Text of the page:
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June 14, 2013

Nation’s flag: Symbol of strength, unity and freedom



Between 1777 and 1960, Congress passed several acts that changed the shape, design and arrangement of the flag and allowed for additional stars and stripes to be added to reflect the admission of each new state. 
Today the flag consists of thirteen horizontal stripes, seven red alternating with six white. The stripes represent the original 13 colonies, the stars represent the 50 states of the Union. 
The colors of the flag are symbolic as well: red symbolizes hardiness and valor; white symbolizes purity and innocence; and blue represents vigilance, perseverance and justice.
During the course of their studies, the NJROTC cadets learn about the Pledge of Allegiance and the meaning of each word, phrase and sentence.
“We collect flags all year long that are worn, torn or are in such condition that they cannot be flown proudly, and on Veterans Day we have a Flag Retirement Ceremony so we can properly retire these flags in a dignified manner,” Jasper said. “We collect over a thousand flags each year.”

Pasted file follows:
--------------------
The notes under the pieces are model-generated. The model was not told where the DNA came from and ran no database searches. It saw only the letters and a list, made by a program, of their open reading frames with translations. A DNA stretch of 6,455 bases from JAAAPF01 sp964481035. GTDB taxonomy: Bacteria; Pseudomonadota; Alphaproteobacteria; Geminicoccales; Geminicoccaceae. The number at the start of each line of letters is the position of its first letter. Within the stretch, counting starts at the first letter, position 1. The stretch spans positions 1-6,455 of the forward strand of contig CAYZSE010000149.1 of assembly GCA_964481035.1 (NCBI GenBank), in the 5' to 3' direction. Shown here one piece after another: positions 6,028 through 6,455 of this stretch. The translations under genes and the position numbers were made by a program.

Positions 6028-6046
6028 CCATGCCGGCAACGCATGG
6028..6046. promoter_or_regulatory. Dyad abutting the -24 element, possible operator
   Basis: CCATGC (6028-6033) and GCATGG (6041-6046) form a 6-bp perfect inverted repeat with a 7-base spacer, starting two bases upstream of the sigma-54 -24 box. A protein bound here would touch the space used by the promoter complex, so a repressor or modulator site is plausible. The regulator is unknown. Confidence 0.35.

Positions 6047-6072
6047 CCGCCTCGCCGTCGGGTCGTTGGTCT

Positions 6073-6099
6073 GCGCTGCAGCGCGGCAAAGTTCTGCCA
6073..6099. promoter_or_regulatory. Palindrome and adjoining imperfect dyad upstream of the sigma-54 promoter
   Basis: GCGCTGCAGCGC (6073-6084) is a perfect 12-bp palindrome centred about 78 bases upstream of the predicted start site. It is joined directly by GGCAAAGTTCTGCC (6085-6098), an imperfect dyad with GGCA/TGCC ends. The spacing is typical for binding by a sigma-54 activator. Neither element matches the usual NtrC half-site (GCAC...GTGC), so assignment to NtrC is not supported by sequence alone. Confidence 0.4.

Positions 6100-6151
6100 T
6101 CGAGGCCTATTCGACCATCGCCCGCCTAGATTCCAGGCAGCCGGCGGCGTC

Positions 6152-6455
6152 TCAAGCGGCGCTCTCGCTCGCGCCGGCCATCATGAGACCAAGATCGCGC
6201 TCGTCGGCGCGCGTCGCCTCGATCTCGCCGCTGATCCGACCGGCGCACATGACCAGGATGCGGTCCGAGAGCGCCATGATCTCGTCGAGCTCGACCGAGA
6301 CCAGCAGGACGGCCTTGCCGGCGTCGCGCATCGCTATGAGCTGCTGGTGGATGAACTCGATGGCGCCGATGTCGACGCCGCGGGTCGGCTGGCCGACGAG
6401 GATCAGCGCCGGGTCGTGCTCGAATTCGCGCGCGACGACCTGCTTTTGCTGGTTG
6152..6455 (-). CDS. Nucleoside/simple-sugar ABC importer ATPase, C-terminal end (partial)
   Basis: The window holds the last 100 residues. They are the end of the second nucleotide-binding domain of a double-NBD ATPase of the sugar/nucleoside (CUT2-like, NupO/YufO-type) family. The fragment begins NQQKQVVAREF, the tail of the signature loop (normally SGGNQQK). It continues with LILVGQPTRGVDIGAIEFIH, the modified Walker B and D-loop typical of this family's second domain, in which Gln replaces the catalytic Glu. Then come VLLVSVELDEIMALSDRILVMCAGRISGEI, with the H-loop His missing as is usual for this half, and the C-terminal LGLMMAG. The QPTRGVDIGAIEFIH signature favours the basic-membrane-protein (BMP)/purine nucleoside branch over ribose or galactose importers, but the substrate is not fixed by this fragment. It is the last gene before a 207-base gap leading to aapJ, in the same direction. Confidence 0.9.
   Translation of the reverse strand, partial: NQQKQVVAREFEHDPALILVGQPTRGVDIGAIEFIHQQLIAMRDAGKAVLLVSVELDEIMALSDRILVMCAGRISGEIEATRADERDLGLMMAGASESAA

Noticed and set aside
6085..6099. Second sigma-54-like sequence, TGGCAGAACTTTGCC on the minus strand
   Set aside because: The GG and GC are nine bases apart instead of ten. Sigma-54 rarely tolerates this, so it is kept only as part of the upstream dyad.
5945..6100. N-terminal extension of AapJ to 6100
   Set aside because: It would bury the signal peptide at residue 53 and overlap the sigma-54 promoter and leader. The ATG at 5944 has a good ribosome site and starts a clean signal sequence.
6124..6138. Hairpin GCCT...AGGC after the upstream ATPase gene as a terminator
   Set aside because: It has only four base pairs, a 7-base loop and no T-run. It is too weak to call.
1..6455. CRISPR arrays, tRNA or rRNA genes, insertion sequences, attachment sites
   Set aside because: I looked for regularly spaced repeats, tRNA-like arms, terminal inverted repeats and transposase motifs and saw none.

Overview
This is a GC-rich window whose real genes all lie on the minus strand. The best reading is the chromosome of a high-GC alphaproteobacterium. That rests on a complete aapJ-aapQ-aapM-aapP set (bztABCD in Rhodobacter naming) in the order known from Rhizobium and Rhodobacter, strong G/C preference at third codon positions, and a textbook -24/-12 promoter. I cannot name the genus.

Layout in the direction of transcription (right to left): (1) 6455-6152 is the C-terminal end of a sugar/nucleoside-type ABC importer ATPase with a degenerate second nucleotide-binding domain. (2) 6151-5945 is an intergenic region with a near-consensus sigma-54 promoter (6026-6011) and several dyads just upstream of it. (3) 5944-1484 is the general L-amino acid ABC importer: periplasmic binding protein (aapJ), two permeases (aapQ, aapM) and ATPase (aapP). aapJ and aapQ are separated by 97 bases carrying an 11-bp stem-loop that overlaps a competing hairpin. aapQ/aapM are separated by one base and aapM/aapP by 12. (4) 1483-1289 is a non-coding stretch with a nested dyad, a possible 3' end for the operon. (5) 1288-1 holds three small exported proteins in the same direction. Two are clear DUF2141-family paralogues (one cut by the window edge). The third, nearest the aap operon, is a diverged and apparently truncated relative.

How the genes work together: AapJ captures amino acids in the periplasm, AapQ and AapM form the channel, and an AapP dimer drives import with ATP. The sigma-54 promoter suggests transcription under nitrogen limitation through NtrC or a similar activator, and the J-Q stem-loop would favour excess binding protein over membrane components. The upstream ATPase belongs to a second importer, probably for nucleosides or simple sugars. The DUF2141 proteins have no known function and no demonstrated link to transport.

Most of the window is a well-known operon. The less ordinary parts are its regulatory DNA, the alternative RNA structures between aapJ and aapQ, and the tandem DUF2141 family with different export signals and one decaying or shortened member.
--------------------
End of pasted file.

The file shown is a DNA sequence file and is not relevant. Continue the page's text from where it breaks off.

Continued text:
Flag Day, which is the anniversary of the Flag Resolution of 1777, was officially established by a proclamation from President Woodrow Wilson on May 30, 1916, but it wasn’t until Aug. 3, 1949 that President Truman signed at act of Congress designating June 14 each year as National Flag Day.
The idea of an annual day specifically celebrating the flag is believed to have originated in 1885 by a school teacher.
Nineteen-year-old Bernard J. Cigrand arranged for his students in Fredonia, Wis. to observe June 14 (the 108th anniversary of the official adoption of The Stars and Stripes) as ‘Flag Birthday.’ He placed a 10-inch, 38-star flag in a bottle on his desk then assigned essays on the flag and its significance.
This observance was also the beginning of Cigrand’s long years of fervent and devoted effort to bring about national recognition and observance of Flag Day. 

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